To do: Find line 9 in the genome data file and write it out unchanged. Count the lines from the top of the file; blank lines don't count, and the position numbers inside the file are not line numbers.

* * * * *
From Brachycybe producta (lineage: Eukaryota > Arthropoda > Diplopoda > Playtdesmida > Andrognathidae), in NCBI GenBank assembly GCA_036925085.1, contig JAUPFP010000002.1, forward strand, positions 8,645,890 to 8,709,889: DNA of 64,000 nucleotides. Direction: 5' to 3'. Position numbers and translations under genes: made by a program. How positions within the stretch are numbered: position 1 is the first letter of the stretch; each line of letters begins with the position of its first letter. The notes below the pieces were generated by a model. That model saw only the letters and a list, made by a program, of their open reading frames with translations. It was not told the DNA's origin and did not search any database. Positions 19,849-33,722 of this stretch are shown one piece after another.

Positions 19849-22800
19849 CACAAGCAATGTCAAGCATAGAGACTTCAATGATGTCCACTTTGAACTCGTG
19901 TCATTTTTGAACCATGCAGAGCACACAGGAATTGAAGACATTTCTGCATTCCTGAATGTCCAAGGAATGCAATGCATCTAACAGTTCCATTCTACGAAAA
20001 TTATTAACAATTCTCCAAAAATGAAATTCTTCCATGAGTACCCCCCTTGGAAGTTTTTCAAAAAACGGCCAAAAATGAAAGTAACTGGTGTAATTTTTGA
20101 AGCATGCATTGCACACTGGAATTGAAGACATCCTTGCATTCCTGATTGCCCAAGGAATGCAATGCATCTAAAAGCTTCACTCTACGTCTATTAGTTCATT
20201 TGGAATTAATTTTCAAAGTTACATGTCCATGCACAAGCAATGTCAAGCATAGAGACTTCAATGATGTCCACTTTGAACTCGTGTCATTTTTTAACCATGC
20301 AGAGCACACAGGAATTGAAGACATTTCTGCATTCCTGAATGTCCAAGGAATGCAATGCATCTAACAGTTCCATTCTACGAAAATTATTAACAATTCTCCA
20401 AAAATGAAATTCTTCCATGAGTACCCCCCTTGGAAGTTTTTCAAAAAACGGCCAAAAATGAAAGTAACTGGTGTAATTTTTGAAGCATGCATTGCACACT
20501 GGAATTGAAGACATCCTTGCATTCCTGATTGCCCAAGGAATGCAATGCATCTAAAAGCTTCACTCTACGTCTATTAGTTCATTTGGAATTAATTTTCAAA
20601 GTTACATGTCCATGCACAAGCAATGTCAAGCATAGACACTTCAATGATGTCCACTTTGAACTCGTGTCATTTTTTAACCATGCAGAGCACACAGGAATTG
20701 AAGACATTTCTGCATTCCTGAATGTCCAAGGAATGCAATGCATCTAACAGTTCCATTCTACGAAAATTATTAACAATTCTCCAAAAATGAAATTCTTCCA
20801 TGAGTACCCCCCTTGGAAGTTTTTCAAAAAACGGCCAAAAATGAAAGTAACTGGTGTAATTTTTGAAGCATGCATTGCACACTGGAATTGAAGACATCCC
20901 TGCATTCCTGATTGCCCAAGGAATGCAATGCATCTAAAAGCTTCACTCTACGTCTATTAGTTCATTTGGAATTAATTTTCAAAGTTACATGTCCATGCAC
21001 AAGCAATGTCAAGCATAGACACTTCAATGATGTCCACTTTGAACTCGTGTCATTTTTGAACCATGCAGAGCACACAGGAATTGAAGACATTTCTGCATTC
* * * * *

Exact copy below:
20401 AAAATGAAATTCTTCCATGAGTACCCCCCTTGGAAGTTTTTCAAAAAACGGCCAAAAATGAAAGTAACTGGTGTAATTTTTGAAGCATGCATTGCACACT